If you live with anxiety, you might be familiar with some of the seemingly “harmless” but incredibly hurtful things people often say to those struggling with it. Sometimes these “harmless” comments come in the form of a question. ( Have you tried meditating?) Sometimes they come with a “solution” via personal anecdote. ( Becky used to get panic attacks, and once she started exercising again, her anxiety totally went away.) Most often, they come from a place of misunderstanding mental health struggles. And even though these “harmless” comments may come from a good place, they can often invalidate the struggles of someone living with anxiety. When someone with anxiety opens up about their struggles, oftentimes they aren’t looking for your “solution,” “advice,” opinions, DIY anxiety healing guide, etc. — they may just be looking for someone to listen and be there. We wanted to know what “harmless” comments people with anxiety have heard that actually hurt them, so we asked our mental health community to share one with us and explain what it feels like to hear it. It’s important to remember what may seem “harmless” to one person may actually be hurtful to another. No matter what anyone says, your feelings are valid, and you deserve support. Here’s what our community shared with us: 1. “Other people have it worse than you do.” “ ‘You’re lucky in comparison to others. It could be worse.’ This was said by an old ‘friend’ to whom I was saying I was struggling with depression after my father’s death few month before… I had the right to feel bad. We should remember we all have the right to feel how we feel.” — Albane L. “ ‘Other people have it worst than you.’ Just because I can do certain things and function a bit more than others with anxiety doesn’t mean I’m not struggling.” — Kayla D. 2. “You shouldn’t rely on medication.” “’You shouldn’t rely on medication. I have anxiety and I just deal with it. I don’t take medication.’” — Ashlee H. “ ‘You need to be strong so you don’t keep taking those medicines.’” — Rita T. 3. “You’re making a mountain out of a molehill.” “‘You’re making a mountain out of a molehill…’ People used to tell me this all the time, especially in school when I reported bullying.” — Taylor S. 4. “Have you been praying enough?” “‘ God will make it better.’ ‘Just pray…’ I probably have 100 more, but these are the ones I hear the most during a down period.” — Dezei R. “I was often told I didn’t have enough faith, implying my anxiety was my fault and a punishment. Put a bad taste in my mouth when it came to religion, and definitely didn’t make the anxiety any better. I know they thought they were being helpful, but it wasn’t in the slightest.” — Jessica A. “‘ Give it to God, then you can stop worrying about it.’” — MaryJane G. 5. “Everybody feels stressed sometimes.” “‘Everybody feels like that.’ Sounds innocent enough, but if I am disclosing how I am feeling to you then the last thing I want is you trying to shift the focus to ‘everyone’ else. I have opened up to you because I want to talk about me. Turning it into being about everyone else doesn’t help and just makes me feel like I am not valid.” — Lexie B. “‘I’m sorry you’re stressed. I’m stressed, too.’ I’m not stressed, I’m anxious and feeling extreme dread over everything and nothing. It’s not stress.” — Lindsey M. “‘Oh, I get anxious all the time,’ but [then they] talk about something that made them temporarily nervous.” — Kaitlyn T. “ ‘You’re not the only one who has bad days.’” — Will J. 6. “Just calm down.” “ ‘Just calm down.’ This is seriously one of the most detrimental things you can say to someone with anxiety. We seriously don’t wake up wanting to stress and worry and overall exhaust ourselves with everything around and inside of us.” — Kristy H. 7. “Stop freaking out.” “‘Stop freaking out, it’s not a big deal.’ Anxiety doesn’t care if it’s actually a big deal or not.” — Stephanie R. 8. “Again?” “When someone asks ‘again?’ when I tell them I’m anxious or feeling weird or express my panic or anything like that… like yes, it’s happening ‘again.’ It happens often at times and then I can experience breaks, but it never goes away and I know they don’t mean it to be mean, but it’s hard for me too having to go through anxiety attacks and feeling anxious every day…” — Jessica S. 9. “You need to change your mindset.” “Someone very close to me has said, ‘Can you just stop thinking that way? It’s not hard to change your mindset.’ That threw me into complete isolation of myself. I wish every waking morning, every sleepless night, when my anxiety gets the best of me, I can just not think like this. That if for one day, even one minute, I can feel like I’m ‘normal.’ They had the best intentions at heart, but they didn’t understand the weight and hardship my anxiety has put on me and my day-to-day life.” — Janell R. 10. “You don’t know what stress is.” “’You don’t get to be stressed. Keeping a roof over a family’s head is stress.” — Michael R. 11. “Well, go and get help then.” “ ‘Well go and get help then!’ is my dad’s answer whenever I’m struggling. Unfortunately I can’t share how I’m feeling with my family and that can sometimes make situations with them difficult. Particularly in publicly if I’m mid-attack and they’re just having a go at me. They’re not bad people, they just don’t understand mental illness.” — Lauren M. 12. “You need some work therapy.” “’You need some ‘work therapy,’ before directing me outside to clean the yard. I felt dismissed and made a mockery of. This was the day I was released from the hospital. Heartless. Even now (17 years later) it still makes me want to seriously hurt myself.” — T.B. 13. “I think you’re just looking for reasons to be upset.” “‘I think you are just looking for reasons to be upset.’ From my dad… I told my parents I felt shoved aside, so he said that.” — Anna G. 14. “Smile.” “’Smile. It will help.’” — Lexi L. 15. “You’re a hypochondriac.” “’You’re a hypochondriac.’ It makes me feel like I am more ill than I am. It makes me feel so upset and angry because it’s basically just ignoring me and telling me to shut up.” — Charlotte U. 16. “You’re overreacting.” “ I am constantly told I’m overreacting to damn near everything. To calm down. Chill out. Mind you, in tone that just feels so condescending.” — Patricia B. 17. “Get over yourself.” “ ‘Get over it/yourself.’ I shut down. I remove myself from people. I make it so I am not only bothersome to others. I disappear all together.” — Ellen S. 18. “You don’t seem like someone who would have anxiety.” “’You don’t seem like someone who has anxiety…’ Because I’m not walking around breathing into a paper bag 24/7? Made me feel completely invalid.” — Ruby C. 19. “ You were fine a minute ago.” “’You were fine a minute ago. You have no reason to be upset.’ This is a big one for me because the smallest things that happen to me can cause a panic attack. If I could stop these, I would, but I don’t have any control of them and saying stuff like that makes it worse.” — Madison U. 20. “Just breathe.” ‘Just breathe.’ Thanks. I didn’t realize humans could do that. Still doesn’t help my issue though. I get the intent behind it but… it’s not helping.” — Chelsey C. “‘Just breathe, you’re fine…’ There is an elephant on my chest and fire in my veins, so in this moment, I can’t breathe and am not fine.” — Jess F. If you or someone you know needs help, visit our suicide prevention resources page. If you need support right now, call the National Suicide Prevention Lifeline at 1-800-273-8255 or text “START” to 741-741 . Getty Images photo via piyapong sayduang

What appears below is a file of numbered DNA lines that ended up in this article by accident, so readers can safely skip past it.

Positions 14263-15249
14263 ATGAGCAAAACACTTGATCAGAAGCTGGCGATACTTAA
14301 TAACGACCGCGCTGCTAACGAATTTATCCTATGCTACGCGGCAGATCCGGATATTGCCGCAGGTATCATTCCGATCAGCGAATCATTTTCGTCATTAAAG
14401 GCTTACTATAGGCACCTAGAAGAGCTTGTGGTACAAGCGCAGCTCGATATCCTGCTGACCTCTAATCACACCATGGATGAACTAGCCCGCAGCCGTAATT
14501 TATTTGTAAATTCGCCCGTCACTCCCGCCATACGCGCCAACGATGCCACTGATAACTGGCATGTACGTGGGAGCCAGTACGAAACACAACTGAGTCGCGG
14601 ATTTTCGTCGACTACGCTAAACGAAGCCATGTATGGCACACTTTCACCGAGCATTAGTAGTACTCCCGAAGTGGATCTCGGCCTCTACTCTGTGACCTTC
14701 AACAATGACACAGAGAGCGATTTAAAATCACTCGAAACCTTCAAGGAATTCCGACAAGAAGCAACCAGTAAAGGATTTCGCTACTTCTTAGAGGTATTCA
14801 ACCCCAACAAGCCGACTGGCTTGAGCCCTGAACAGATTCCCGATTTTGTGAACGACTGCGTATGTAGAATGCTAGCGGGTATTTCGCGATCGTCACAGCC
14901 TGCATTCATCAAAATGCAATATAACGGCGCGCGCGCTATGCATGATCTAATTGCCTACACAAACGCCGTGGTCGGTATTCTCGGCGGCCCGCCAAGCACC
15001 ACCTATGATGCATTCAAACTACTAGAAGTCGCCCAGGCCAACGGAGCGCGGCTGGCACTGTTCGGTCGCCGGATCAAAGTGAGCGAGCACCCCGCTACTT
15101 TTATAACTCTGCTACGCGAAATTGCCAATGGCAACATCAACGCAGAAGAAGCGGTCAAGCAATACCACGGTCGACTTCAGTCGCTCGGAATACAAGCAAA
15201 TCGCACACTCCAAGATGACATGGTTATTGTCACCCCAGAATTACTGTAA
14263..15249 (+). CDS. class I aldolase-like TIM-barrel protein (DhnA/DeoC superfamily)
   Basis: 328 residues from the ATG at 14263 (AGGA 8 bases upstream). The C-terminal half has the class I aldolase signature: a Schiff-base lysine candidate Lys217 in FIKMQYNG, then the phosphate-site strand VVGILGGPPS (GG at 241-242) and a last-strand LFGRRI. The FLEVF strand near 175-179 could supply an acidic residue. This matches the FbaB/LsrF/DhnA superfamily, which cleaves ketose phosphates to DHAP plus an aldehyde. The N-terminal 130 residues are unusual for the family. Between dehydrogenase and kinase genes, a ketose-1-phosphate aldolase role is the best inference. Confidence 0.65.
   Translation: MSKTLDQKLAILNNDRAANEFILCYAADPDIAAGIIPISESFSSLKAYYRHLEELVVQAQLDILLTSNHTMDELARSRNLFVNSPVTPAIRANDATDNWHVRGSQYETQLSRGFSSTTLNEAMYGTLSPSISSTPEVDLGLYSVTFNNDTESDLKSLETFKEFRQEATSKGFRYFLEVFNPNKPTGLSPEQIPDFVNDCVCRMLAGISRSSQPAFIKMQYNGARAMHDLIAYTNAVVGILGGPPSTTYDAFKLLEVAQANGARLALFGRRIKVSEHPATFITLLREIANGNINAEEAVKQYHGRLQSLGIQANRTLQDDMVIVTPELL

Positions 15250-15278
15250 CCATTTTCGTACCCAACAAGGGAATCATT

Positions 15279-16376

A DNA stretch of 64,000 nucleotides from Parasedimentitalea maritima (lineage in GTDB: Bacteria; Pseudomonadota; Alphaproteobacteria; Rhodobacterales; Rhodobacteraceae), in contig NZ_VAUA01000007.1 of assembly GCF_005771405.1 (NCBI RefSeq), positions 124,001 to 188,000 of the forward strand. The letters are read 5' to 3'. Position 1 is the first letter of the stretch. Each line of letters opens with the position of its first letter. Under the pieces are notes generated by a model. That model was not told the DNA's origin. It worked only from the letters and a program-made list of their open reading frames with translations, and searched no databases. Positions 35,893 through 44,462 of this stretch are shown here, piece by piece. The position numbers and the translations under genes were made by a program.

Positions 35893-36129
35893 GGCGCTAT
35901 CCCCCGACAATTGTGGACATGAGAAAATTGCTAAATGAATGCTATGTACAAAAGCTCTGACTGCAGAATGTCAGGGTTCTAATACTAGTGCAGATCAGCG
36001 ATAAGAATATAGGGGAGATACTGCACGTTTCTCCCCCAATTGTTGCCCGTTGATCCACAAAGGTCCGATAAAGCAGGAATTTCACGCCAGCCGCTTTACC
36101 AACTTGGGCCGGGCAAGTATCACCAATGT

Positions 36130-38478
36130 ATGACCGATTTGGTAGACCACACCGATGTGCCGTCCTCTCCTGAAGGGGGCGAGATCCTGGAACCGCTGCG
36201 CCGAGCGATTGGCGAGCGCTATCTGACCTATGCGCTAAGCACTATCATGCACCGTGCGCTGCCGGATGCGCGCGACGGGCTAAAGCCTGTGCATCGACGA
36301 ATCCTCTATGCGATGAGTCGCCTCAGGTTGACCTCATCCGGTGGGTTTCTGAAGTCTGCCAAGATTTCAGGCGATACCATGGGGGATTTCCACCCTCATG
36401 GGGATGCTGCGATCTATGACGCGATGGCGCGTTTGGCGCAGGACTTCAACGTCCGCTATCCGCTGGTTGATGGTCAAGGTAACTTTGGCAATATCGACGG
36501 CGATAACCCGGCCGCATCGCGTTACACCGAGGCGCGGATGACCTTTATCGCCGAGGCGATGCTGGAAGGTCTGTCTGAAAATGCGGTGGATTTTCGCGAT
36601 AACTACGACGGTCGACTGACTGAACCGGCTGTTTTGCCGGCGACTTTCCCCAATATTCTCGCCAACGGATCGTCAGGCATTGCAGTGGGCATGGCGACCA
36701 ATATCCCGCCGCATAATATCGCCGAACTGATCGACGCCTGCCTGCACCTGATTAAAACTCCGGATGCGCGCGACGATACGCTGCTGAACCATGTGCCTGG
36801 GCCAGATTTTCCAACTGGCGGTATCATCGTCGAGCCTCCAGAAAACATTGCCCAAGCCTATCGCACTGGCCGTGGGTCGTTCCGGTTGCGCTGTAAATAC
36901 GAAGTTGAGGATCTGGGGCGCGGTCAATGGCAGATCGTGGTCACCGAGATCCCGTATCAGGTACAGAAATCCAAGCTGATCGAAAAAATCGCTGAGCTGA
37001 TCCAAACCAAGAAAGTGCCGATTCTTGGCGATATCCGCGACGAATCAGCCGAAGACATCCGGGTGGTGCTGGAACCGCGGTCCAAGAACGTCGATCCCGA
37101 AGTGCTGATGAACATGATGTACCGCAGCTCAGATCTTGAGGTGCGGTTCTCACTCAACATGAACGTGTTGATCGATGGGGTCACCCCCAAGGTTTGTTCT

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    Deprexis® Online Program for Depression Offers Therapy on Your Terms